Southern literature scholar Michael Bibler interviews James Franco about his new adaptation of William Faulkner’s As I Lay Dying:
Filmed on location in Faulkner’s northern Mississippi, the film follows the epic journey of the Bundren family as they battle flood, fire, injury, and insanity to bury the mother, Addie, in her hometown of Jefferson. The novel is told in a series of 59 monologues spoken by 19 characters, giving it the feel of both a fragmentary dramatic script and a series of internal meditations, making it exceedingly difficult to translate to other media. As Mr. Franco explains below, bringing the novel to film poses interesting opportunities and challenges for anyone trying to capture and reimagine both the peasant realism and the modernist surrealism of Faulkner’s self-proclaimed tour-de-force. The film has already generated a great deal of buzz and will no doubt be the subject of much discussion, academic and otherwise, in the years to come.
Read more here. Southern literature scholar Michael Bibler interviews James Franco about his new adaptation of William Faulkner’s As I Lay Dying:
Filmed on location in Faulkner’s northern Mississippi, the film follows the epic journey of the Bundren family as they battle flood, fire, injury, and insanity to bury the mother, Addie, in her hometown of Jefferson. The novel is told in a series of 59 monologues spoken by 19 characters, giving it the feel of both a fragmentary dramatic script and a series of internal meditations, making it exceedingly difficult to translate to other media. As Mr. Franco explains below, bringing the novel to film poses interesting opportunities and challenges for anyone trying to capture and reimagine both the peasant realism and the modernist surrealism of Faulkner’s self-proclaimed tour-de-force. The film has already generated a great deal of buzz and will no doubt be the subject of much discussion, academic and otherwise, in the years to come.
Read more here. Southern literature scholar Michael Bibler interviews James Franco about his new adaptation of William Faulkner’s As I Lay Dying:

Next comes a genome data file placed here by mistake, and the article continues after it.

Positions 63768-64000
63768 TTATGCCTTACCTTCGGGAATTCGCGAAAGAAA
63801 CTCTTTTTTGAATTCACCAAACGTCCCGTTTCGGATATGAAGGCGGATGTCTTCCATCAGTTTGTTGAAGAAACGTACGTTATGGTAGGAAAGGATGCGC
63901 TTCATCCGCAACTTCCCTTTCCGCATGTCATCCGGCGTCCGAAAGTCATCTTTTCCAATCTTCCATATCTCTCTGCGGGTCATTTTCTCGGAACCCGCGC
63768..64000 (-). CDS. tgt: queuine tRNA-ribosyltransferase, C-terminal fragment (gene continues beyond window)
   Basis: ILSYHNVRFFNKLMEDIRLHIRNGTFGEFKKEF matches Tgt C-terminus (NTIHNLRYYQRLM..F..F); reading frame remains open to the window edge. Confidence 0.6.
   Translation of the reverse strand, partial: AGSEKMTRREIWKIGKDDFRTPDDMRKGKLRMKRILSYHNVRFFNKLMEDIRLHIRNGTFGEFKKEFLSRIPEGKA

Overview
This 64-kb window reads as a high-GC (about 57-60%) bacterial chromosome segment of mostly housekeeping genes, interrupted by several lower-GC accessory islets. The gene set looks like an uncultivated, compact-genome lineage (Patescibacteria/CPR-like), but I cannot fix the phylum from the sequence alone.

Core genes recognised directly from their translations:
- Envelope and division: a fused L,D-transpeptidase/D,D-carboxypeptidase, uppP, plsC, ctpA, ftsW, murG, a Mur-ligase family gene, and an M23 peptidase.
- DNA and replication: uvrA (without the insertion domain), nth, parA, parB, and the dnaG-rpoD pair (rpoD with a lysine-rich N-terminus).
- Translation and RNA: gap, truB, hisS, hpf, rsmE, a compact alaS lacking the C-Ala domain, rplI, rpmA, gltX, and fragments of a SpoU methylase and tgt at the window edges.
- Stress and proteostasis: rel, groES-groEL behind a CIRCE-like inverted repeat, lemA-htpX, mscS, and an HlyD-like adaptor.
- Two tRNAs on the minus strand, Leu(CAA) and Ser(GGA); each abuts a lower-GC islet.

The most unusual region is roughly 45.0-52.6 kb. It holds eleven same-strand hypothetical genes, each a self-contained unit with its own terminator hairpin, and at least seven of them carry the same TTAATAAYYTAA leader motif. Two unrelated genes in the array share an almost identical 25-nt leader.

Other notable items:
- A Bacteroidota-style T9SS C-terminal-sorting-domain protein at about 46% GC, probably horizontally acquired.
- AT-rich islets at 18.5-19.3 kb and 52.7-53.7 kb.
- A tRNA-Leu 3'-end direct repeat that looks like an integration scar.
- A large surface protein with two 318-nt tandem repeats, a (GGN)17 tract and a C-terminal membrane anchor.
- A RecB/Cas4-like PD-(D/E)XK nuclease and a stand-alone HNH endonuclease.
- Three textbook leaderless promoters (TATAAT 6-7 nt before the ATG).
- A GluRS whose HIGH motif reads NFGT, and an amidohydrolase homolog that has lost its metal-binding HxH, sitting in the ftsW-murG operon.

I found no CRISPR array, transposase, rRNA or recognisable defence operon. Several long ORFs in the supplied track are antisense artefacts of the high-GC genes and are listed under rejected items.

Filmed on location in Faulkner’s northern Mississippi, the film follows the epic journey of the Bundren family as they battle flood, fire, injury, and insanity to bury the mother, Addie, in her hometown of Jefferson. The novel is told in a series of 59 monologues spoken by 19 characters, giving it the feel of both a fragmentary dramatic script and a series of internal meditations, making it exceedingly difficult to translate to other media. As Mr. Franco explains below, bringing the novel to film poses interesting opportunities and challenges for anyone trying to capture and reimagine both the peasant realism and the modernist surrealism of Faulkner’s self-proclaimed tour-de-force. The film has already generated a great deal of buzz and will no doubt be the subject of much discussion, academic and otherwise, in the years to come.
Read more here.

Southern literature scholar Michael Bibler interviews James Franco about his new adaptation of William Faulkner’s As I Lay Dying:

Filmed on location in Faulkner’s northern Mississippi, the film follows the epic journey of the Bundren family as they battle flood, fire, injury, and insanity to bury the mother, Addie, in her hometown of Jefferson. The novel is told in a series of 59 monologues spoken by 19 characters, giving it the feel of both a fragmentary dramatic script and a series of internal meditations, making it exceedingly difficult to translate to other media. As Mr. Franco explains below, bringing the novel to film poses interesting opportunities and challenges for anyone trying to capture and reimagine both the peasant realism and the modernist surrealism of Faulkner’s self-proclaimed tour-de-force. The film has already generated a great deal of buzz and will no doubt be the subject of much discussion, academic and otherwise, in the years to come.

Read more here.

(Fuente: lareviewofbooks)